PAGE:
A sadomasochistic pervert is strangled to death by a transvestite hooker. The killer then murders a woman on an empty bus. Inspector Gaspare Lomenzo (Michele Placido) takes on the case but is baffled by an ongoing string of seemingly unconnected deaths. When Jeanne (Corinne Clery), a beautiful model and party girl, befriends Lomenzo she reveals the victims were all guests at a sleazy party thrown by Hoffmann (John Steiner), a wealthy children's author and closet degenerate. It seems the party got out of control resulting in the accidental death of a young prostitute named Rosa Catena (Sarah Crespi). Lomenzo suspects the killer is likely Rosa's vengeful pimp, Agostino. Yet his investigation unearths a more complex and unsettling conspiracy.
Former Mondo filmmaker Paolo Cavara made two offbeat, equally outstanding giallo thrillers: The Black Belly of the Tarantula (1971) and E Tanta Paura whose original Italian title translates as Too Much Fear although its more widespread English title is Plot of Fear. Except in Sweden where, for some reason, it was re-titled Bloody Peanuts. Those zany Swedes. Co-written by Bernardo Zapponi, then fresh off a groundbreaking collaboration with Dario Argento on Deep Red (1975), with input from comedy scribe Enrico Oldoini, has elements in common with the earlier giallo. Specifically the lurid children's book that provides a vital clue and the repeated flashbacks to a traumatic event that relay fresh information from shifting perspectives.
Around this time several gialli touched on the subject of rich and powerful middle-aged men exploiting vulnerable young women. Yet Cavara's film treads its own sociopolitically-charged path. Plot of Fear forgoes conventional moral outrage and paints a far more unnerving and ambiguous scenario where reactionary and progressive attitudes towards the permissive society of the Seventies are mere currencies manipulated by those playing a more elaborate game. The key figure here is Pietro Riccio played by the venerable Eli Wallach in one of his Italian cult film roles (a young Tom Skerritt also turns up as Lomenzo's superior and, like Wallach, is jarringly voiced by a different actor in the English dub). Riccio is the shady but well-connected head of an all-pervasive surveillance agency. He not only holds dirt on seemingly every rich and infamous player in town but, as Lomenzo comes to discover, the technological means to manipulate their sordid secrets to his ambiguous advantage. Along with a touch of post-Watergate techno-paranoia in common with Francis Ford Coppola's The Conversation (1974), Plot of Fear's political themes and stylish mis-en-scene (both Franco Di Giacomo's cinematography and Franco Fumagalli's production design are exemplary) reflect the influence of more 'serious' sociopolitical satirists Francesco Rosi (especially Illustrious Corpses (1976)) and Bernardo Bertolucci. Cavara keeps one foot in the commercially sound arena of sleazy exploitation, sating fans with gory murders, gratuitous nudity and sleaze (including a pornographic cartoon created for the film by noted erotic animator Gibba, of King Dick (1973) infamy) but also gives viewers plenty of food for thought.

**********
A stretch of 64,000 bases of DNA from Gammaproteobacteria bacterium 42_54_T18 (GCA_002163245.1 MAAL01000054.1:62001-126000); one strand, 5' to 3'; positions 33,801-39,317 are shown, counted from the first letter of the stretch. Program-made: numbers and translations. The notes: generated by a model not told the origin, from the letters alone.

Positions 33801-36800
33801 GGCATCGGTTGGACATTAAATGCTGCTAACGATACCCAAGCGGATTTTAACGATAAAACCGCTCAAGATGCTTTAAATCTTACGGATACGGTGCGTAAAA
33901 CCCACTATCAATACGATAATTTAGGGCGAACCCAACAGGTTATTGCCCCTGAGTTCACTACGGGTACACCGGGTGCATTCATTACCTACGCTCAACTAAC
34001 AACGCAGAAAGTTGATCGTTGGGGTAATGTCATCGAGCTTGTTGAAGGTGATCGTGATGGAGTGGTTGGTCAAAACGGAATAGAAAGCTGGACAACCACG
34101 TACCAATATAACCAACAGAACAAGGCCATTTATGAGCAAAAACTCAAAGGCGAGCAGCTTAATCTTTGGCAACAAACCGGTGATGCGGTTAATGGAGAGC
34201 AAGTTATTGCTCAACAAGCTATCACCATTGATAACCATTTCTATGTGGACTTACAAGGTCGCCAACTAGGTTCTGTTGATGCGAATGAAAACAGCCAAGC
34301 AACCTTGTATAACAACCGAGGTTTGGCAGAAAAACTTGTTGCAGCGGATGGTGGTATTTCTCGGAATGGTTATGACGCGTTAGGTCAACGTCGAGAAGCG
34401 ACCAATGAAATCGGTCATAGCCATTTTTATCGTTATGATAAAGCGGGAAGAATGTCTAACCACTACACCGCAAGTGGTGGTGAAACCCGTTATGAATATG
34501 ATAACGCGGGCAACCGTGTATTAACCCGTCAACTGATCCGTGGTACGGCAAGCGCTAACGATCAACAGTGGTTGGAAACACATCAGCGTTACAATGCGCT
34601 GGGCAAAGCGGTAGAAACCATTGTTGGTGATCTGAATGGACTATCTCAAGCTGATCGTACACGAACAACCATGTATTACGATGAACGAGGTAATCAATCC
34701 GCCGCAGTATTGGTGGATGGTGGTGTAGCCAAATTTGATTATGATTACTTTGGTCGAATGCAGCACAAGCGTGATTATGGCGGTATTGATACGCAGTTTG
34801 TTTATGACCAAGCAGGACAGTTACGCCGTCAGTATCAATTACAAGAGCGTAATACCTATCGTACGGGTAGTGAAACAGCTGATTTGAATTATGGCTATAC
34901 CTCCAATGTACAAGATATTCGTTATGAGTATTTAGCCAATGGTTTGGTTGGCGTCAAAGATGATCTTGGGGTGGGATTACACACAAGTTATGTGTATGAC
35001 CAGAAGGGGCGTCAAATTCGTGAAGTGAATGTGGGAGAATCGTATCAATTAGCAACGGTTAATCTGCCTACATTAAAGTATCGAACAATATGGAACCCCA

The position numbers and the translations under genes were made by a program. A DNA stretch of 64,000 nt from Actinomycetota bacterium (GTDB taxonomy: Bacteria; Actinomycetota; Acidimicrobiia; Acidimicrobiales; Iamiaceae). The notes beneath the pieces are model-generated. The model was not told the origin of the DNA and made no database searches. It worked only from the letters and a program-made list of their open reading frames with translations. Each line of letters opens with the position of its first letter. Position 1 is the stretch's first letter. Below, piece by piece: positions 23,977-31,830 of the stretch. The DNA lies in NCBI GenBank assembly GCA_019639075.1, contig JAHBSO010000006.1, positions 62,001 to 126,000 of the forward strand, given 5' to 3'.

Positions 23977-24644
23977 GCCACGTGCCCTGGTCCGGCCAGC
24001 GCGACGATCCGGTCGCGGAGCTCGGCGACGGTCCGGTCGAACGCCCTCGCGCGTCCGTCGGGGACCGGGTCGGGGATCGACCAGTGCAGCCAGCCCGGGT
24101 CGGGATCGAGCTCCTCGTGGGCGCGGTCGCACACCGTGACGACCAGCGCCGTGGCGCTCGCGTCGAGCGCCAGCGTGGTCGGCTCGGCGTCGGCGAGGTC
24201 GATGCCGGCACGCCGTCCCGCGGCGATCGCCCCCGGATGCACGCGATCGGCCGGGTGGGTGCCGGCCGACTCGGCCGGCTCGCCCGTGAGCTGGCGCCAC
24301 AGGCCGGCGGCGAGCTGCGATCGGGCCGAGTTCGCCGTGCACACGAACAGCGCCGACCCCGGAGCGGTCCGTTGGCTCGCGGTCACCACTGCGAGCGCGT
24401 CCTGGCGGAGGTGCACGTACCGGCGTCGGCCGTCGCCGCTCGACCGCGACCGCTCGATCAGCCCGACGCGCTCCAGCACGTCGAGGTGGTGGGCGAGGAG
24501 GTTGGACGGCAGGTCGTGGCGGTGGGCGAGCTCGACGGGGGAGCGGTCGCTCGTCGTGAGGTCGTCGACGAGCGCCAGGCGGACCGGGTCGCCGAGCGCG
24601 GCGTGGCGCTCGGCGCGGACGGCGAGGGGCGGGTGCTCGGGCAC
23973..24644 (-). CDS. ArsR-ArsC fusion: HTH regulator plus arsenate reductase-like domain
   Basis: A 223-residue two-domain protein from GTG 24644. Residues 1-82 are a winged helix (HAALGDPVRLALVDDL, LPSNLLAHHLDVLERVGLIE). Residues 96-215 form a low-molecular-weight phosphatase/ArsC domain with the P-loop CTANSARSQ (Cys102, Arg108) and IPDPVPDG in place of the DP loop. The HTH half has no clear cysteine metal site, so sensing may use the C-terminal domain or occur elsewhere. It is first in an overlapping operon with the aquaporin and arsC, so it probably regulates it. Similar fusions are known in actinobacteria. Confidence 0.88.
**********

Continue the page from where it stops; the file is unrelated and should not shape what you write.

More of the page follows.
Unusually for genre that wallows in sensationalism while more often than not upholding a hypocritically conservative stance, Plot of Fear manages to denounce true amorality while adopting a relatively benign view of the freewheeling hedonistic Seventies. Oldoini's contribution is evident in the film's disarmingly light touch. It is a rare giallo where the comedy not only works but reinforces core themes, as when Lomenzo listens bemused while a conservative and progressive in police custody deliver their respective takes on the killer's motives. Michele Placido's affable cop is drawn as an educated man of progressive ideals able to empathize with criminals without condoning them. At one point he drives past a young couple making love in the park and remarks while the state considers that a crime he does not. The boyish, caring, vulnerable and funny Lorenzo and the sensual, morally compromised yet warm and playful Jeanne make an endearing crime-solving duo. Sort of a hip, swinging Nick and Nora Charles for the giallo set. Their fumbling romance injects a certain sweetness even while their steamy love scenes recreate illustrations from The Joy of Sex. Indeed the film is suffused in moments of disarming humanity as when police catch Rosa's pimp while laying flowers on her grave. If the film blunts its satire somewhat by drawing the degenerate rich as cartoonish grotesques it still succeeds in placing the leads' evolving relationship as the heart of a labyrinthine mystery where the self-righteous have their own morals turned against them.